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Juveniles

Juveniles

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Published by editorial.online
U.S. Supreme Court ruling on life sentences for juvenile offenders.
U.S. Supreme Court ruling on life sentences for juvenile offenders.

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Published by: editorial.online on Jun 25, 2012
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12/22/2012

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1
(Slip Opinion)
OCTOBER TERM, 2011Syllabus
NOTE: Where it is feasible, a syllabus (headnote) will be released, as isbeing done in connection with this case, at the time the opinion is issued.The syllabus constitutes no part of the opinion of the Court but has beenprepared by the Reporter of Decisions for the convenience of the reader.See
United States
v.
 Detroit Timber & Lumber Co.,
200 U. S. 321, 337.
SUPREME COURT OF THE UNITED STATES
Syllabus
MILLER
v
. ALABAMA 
CERTIORARI TO THE COURT OF CRIMINAL APPEALS OF
 ALABAMA 
No. 10–9646. Argued March 20, 2012—Decided June 25, 2012*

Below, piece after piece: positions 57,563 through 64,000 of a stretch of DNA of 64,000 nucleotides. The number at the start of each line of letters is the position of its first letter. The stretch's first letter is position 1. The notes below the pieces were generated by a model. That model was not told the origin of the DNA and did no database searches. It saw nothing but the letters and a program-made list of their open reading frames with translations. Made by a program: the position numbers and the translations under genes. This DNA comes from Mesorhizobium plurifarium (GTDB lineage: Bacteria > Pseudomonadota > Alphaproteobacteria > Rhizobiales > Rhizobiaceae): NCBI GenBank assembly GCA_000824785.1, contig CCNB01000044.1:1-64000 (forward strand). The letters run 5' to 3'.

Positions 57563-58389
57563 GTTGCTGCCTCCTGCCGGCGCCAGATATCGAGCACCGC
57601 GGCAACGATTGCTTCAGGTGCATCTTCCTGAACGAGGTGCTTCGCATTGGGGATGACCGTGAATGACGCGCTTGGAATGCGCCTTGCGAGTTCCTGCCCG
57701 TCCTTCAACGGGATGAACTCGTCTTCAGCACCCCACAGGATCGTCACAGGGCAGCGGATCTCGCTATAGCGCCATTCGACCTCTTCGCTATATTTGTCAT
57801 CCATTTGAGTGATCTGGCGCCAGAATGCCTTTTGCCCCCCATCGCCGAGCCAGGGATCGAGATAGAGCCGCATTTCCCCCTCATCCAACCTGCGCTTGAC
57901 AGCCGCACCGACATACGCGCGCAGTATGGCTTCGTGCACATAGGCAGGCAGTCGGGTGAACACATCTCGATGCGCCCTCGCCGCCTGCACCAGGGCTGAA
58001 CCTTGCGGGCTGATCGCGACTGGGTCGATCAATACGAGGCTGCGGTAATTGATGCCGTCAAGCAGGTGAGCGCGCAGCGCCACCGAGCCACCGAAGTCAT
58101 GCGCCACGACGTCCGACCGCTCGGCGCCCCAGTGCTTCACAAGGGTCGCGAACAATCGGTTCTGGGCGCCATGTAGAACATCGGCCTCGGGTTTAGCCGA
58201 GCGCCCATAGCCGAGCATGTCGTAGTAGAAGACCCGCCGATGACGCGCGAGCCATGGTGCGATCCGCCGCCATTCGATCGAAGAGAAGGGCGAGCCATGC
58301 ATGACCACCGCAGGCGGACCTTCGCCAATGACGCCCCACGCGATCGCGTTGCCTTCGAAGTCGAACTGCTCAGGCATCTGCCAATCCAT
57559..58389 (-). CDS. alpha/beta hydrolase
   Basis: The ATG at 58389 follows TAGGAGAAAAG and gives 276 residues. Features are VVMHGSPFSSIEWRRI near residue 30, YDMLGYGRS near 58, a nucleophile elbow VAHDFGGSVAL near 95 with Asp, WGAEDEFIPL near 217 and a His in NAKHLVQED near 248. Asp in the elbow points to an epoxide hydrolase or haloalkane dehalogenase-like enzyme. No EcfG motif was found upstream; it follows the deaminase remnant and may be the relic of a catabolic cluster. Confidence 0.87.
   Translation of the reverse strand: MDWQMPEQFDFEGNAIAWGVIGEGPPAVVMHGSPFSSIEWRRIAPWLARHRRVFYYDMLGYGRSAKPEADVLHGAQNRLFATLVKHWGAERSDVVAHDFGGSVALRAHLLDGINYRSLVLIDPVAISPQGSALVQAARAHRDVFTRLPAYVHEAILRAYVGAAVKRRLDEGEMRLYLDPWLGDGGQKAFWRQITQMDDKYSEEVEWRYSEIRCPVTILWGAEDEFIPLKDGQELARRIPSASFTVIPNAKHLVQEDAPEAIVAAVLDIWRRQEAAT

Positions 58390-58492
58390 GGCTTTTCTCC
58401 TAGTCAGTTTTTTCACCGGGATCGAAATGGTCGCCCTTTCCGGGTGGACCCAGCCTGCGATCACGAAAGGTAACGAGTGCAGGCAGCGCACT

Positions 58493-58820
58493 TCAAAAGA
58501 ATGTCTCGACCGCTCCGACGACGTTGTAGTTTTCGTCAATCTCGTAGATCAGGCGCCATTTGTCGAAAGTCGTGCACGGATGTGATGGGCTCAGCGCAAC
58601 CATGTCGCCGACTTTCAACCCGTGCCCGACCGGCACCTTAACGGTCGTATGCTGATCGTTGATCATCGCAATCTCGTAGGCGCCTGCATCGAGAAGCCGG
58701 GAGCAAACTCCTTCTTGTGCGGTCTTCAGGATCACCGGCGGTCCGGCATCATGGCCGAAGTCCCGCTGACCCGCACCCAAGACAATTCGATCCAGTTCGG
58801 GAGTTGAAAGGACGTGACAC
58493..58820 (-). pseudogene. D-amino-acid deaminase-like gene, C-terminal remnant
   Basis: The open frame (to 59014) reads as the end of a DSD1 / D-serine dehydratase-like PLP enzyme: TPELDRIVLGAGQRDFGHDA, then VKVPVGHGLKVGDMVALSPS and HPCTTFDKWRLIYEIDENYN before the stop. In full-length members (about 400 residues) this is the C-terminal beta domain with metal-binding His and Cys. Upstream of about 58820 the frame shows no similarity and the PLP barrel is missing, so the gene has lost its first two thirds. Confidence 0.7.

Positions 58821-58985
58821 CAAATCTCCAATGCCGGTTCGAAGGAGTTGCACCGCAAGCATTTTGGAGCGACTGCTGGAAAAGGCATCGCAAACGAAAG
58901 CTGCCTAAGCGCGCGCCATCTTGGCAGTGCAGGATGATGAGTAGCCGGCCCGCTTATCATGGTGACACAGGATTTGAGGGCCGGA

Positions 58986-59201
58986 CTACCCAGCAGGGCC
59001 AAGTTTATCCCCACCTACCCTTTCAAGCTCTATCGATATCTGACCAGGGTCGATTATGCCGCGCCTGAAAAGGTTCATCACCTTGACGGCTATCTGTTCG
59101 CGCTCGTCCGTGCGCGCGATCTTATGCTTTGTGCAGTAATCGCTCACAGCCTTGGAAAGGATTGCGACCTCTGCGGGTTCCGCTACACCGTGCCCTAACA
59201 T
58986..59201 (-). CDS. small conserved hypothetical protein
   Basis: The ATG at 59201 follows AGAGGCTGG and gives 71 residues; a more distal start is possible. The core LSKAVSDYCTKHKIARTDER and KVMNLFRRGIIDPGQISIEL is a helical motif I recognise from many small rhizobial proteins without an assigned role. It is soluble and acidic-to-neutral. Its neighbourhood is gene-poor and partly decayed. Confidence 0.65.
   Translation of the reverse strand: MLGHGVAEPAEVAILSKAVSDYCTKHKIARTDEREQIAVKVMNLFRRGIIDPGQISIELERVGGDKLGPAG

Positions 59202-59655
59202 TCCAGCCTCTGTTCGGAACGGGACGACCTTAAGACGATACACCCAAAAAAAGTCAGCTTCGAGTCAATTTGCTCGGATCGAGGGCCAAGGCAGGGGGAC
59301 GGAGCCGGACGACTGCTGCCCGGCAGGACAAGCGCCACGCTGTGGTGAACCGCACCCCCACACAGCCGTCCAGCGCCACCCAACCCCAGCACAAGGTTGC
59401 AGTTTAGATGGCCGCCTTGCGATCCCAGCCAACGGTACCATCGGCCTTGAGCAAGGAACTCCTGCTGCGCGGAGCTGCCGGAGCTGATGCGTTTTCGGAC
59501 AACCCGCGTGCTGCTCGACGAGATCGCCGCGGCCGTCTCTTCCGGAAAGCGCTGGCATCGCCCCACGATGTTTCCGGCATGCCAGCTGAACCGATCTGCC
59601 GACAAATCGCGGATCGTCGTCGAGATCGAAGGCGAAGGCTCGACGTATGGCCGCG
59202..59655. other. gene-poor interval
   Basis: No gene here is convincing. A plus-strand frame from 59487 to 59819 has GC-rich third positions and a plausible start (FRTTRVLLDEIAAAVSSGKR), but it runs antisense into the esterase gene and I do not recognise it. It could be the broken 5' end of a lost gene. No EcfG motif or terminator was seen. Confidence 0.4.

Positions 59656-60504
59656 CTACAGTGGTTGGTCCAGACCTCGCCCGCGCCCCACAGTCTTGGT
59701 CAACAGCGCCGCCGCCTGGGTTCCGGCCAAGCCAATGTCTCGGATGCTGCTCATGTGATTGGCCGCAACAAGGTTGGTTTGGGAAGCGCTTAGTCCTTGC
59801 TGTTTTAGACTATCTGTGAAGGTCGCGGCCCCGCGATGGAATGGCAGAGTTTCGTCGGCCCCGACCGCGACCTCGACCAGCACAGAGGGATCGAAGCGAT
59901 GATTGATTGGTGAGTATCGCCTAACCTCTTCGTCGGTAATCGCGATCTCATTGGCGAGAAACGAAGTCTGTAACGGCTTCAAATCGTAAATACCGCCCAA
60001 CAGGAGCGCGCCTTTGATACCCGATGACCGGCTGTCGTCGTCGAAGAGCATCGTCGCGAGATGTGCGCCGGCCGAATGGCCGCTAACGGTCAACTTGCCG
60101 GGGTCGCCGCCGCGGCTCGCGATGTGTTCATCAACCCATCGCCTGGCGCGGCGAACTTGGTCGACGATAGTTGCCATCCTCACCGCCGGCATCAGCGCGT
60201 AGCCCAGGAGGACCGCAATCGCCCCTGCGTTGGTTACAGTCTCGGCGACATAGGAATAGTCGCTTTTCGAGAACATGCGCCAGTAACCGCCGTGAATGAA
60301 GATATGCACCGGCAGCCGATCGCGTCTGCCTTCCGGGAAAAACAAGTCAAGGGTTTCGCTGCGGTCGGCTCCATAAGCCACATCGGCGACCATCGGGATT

In each of these cases, a 14-year-old was convicted of murder and sen-tenced to a mandatory term of life imprisonment without the possibil-ity of parole. In No. 10
9647, petitioner Jackson accompanied twoother boys to a video store to commit a robbery; on the way to thestore, he learned that one of the boys was carrying a shotgun. Jack-son stayed outside the store for most of the robbery, but after he en-tered, one of his co-conspirators shot and killed the store clerk. Ar-kansas charged Jackson as an adult with capital felony murder andaggravated robbery, and a jury convicted him of both crimes. Thetrial court imposed a statutorily mandated sentence of life imprison-ment without the possibility of parole. Jackson filed a state habeaspetition, arguing that a mandatory life-without-parole term for a 14-year-old violates the Eighth Amendment. Disagreeing, the courtgranted the State’s motion to dismiss. The Arkansas Supreme Courtaffirmed.InNo.10